...but that isn't the miracle, not exactly. You see the girl on the front desk had been looking at us both a bit funny as she was talking to us. I didn't pay much attention to it at the time... but then when Chie was filling out the registration form, the girl at the desk said "Chie...?" - and then it turned out that they actually knew each other!

There are 120 million people in Japan. Neither of us had ever been to Morioka before, which is a fairly sizeable city (about 280,000 people), and we were both pretty much convinced we didn't know anyone there at all. It turns out Chie knew precisely one person there - Hiroko was an old friend from university. And we'd walked into her hotel and booked a room with her.

I just can't believe this is pure chance, I'm pretty much convinced this is some kind of divine intervention. We were really having the shittiest of days, at each other's throat constantly up until the point we met Hiroko, and we quite possibly would have strangled each other in our sleep or something.

...but on meeting Hiroko we immediately forgot about our arguments, and proceeded to have a very nice evening instead. We popped out for dinner first while our room was being sorted out, then when we got back it turned out Hiroko finished her shift at 10, which was great as it meant the three of us could go for a drink together. We went to an Irish bar round the corner, where we had a few lovely pints of Guinness and a few nibbles. After this we continued on to Hiroko's flat, where we drank a bit more, looked through some photos of Chie's university friends, and reminisced about the good old days.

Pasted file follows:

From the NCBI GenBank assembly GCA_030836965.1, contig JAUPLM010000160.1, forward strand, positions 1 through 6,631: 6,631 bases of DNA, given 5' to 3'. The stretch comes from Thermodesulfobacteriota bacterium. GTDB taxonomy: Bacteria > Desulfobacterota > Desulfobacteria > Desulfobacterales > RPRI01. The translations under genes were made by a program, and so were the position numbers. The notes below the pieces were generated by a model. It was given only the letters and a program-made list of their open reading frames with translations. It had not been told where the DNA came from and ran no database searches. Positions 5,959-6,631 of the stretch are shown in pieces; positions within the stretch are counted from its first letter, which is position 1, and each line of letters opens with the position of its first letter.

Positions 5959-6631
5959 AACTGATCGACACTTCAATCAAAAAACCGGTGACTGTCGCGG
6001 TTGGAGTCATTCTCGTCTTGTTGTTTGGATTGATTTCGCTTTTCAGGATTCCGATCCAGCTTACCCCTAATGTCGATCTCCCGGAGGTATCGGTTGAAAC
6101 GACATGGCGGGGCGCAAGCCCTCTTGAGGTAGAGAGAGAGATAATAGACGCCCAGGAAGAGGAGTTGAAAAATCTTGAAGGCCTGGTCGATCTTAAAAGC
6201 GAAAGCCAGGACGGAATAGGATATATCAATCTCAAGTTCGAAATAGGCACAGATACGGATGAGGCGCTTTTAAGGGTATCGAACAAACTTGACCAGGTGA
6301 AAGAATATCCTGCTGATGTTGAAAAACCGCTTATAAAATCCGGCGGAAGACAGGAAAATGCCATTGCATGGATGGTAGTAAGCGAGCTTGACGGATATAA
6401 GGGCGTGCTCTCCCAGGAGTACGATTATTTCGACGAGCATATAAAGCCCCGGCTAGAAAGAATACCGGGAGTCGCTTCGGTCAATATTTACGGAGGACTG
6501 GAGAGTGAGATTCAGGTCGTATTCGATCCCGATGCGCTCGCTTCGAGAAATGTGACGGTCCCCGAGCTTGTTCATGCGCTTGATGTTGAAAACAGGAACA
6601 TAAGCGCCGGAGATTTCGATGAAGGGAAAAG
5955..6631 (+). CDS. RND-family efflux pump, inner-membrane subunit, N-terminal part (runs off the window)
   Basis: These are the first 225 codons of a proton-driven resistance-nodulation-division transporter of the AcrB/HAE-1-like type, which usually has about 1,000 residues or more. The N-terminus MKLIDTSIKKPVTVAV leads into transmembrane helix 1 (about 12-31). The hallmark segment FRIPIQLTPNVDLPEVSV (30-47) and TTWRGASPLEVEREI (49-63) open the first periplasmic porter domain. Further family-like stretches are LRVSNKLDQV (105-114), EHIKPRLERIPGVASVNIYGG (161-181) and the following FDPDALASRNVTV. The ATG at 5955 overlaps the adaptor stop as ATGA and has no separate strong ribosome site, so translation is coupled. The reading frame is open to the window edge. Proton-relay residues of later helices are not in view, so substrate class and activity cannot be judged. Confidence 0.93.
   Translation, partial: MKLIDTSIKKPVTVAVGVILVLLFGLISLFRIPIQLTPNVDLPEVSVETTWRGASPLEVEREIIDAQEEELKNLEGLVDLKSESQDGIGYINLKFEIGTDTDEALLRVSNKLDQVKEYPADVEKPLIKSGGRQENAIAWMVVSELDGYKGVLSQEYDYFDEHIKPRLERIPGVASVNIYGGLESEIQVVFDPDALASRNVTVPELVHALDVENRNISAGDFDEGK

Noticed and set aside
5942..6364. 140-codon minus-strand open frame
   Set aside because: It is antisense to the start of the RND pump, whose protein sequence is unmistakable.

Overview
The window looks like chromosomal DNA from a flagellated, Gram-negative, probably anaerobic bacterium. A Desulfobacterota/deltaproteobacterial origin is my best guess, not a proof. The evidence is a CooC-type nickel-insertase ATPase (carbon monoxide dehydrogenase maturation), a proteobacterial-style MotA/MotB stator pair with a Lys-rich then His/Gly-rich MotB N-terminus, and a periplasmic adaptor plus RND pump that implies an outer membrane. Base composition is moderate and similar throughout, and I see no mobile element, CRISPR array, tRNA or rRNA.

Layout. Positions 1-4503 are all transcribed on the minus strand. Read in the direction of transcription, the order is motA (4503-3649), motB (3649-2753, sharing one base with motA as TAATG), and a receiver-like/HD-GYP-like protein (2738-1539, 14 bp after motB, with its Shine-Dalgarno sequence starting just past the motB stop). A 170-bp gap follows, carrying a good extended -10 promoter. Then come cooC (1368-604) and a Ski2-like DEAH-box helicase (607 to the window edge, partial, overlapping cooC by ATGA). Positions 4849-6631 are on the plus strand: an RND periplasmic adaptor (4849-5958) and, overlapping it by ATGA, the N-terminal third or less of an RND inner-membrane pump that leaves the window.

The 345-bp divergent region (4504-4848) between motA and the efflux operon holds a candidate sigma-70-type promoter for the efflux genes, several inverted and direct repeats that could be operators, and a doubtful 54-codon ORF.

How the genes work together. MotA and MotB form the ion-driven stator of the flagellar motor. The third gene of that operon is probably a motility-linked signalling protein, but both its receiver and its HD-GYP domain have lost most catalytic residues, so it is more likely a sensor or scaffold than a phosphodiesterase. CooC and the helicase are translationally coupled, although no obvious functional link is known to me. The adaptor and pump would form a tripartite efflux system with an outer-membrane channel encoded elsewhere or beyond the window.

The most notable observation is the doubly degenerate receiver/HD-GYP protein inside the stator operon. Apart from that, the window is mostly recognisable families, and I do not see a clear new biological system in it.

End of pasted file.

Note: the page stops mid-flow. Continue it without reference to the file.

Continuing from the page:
Comment 1

Possibly Hiroko is actually an earthly angel with some concession from heaven on dispensing miracles ..... with a particular ministry for settling lovers tiffs....
Nice to know that even the super efficient Japanes railway system is vulnerable to the local equivalent of 'the wrong type of snow on the line'....

Posted by Nick at 2005/08/22 08:19:47.

Comment 2

Yep it really was just too improbable to be pure chance - especially given that we had originally planned to travel further on that day, we only ended up staying the night in the first place because of an earthquake.

Yes I did feel ever so slightly smug about the Japanese train system finally suffering some proper English style delays. Having said that, even though our train was something like two hours delayed, that isn't really a great deal when you think about it. Following an earthquake they need to check just about every section of track in the region for any damage, sometimes this requires people to physically walk along on foot. In England this would have taken two months, not two hours!

Posted by John at 2005/08/22 09:20:04.